- Chinese Stock Plunge Leaves State Media Speechless (BBG)
- China’s Market Selloff Accelerates (WSJ)
- Any Deal on New Greek Bailout Funds Put Off Until Weekend (WSJ)
- ECB keeps ELA funding limit for Greece unchanged for third day in a row (Reuters)
- Impoverished Greek City Stands With Alexis Tsipras (WSJ)
- Why It Won’t Be a Default If Greece Misses IMF Payment Next Week (BBG)
- Valeant Makes Takeover Approach to Zoetis (WSJ) - or how Ackman assures himself another good T+3 quarter
- Obamacare ruling puts Supreme Court on hot seat in U.S. presidential race (Reuters)
According to the IG's deputy Timothy Camus, two "lower-graded" employees at the IRS center in Martinsburg, West Virginia, erased 422 computer backup tapes that contained as many as 24,000 emails to and from former IRS official Lois Lerner. It gets better: the tapes were erased in March 2014, months after congressional investigators requested all of Lerner's emails, and months after Zero Hedge, among many others, said to simply track down the server back ups. And the punchline: according to George, the workers might be incompetent, a lead investigator said Thursday, but there is no evidence they were part of a criminal conspiracy to destroy evidence.
- This headline needs updating: Creditors set bailout ultimatum for defiant Greeks (Reuters)
- Greece’s Fragile Banks Leave Alexis Tsipras Few Options in Bailout Talks (WSJ)
- Dueling Greece Plans Presented as Ministers Race for Aid Deal (BBG)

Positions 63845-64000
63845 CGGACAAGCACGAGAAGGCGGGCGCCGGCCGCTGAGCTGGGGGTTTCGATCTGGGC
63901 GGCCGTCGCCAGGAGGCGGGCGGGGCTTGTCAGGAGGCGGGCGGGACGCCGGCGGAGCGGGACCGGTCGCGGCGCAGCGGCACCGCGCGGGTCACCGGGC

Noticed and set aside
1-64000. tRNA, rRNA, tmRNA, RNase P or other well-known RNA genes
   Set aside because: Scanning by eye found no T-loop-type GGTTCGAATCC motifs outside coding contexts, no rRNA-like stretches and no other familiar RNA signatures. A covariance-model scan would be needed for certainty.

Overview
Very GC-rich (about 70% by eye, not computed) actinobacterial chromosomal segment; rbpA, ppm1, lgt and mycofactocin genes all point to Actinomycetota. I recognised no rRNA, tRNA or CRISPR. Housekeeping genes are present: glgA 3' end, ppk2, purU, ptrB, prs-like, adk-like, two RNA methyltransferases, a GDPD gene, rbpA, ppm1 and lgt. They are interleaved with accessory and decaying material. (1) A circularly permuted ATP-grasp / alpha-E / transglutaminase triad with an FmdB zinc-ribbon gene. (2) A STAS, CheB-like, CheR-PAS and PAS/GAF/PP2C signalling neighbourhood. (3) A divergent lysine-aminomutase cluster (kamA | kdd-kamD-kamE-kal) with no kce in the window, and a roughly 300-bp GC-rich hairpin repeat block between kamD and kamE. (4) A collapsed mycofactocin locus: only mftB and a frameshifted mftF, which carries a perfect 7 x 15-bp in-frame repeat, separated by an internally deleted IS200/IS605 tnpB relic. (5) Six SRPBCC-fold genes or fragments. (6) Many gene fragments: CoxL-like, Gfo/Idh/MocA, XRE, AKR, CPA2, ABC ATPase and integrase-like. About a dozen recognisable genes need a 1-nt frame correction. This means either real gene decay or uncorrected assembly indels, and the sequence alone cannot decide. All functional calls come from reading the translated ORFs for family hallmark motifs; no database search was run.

- Icahn Cashes In His Netflix Chips (WSJ)
- Meet the Health-Law Holdouts: Americans Who Prefer to Go Uninsured (WSJ)
- ECB holds Athens lifeline unchanged as Bundesbank protests (Reuters)
- Supreme Court Guide: Six Big Decisions Remain (WSJ)
- The Rise of the Compliance Guru—and Banker Ire (BBG)
With a DoJ probe having predictably gone nowhere, a group of pensioners and retirement funds are suing Wall Street and Markit for colluding to monopolize the CDS market. Amusingly, Citadel has been subpoenaed to discuss how it was shut out of creating a CDS trading platform by the "oligopolistic" activities of TBTF banks, even as the firm looks set to dominate the market for IR swaps.
The problem for investors is that inorganic measures to boost profitability, like cost-cutting, wage suppression, layoffs, and stock buybacks, are finite in nature. Eventually, these options are exhausted. There are only so many employees that can be terminated, wages can only be suppressed for so long, and there is a finite number of shares that can ultimately be repurchased from shareholders. The question that investors need to be asking is what happens when companies inevitabilty reach "the end of road." Importantly, with the Fed determined to begin hiking interest rates, despite weak economic data, the end may be nearer than most are currently expecting.
The completion of this pattern will take time to unfold. But it predicts a MASSIVE collapse in stocks.
With an agreement in principle on the table, Greek PM Alexis Tsipras now turns his weary eyes towards Syriza party hardliners whose support he will need in order to pass the new deal through parliament. Should the political stalemate prove intractable, Greece may need to call a referendum or snap elections.
“If you distort markets for long periods of time and then you remove those distortions, you’re subject to unanticipated volatility,” TCW's Jerry Cudzil tells Bloomberg, adding that the firm is "as defensive as [it's] been since pre-crisis.”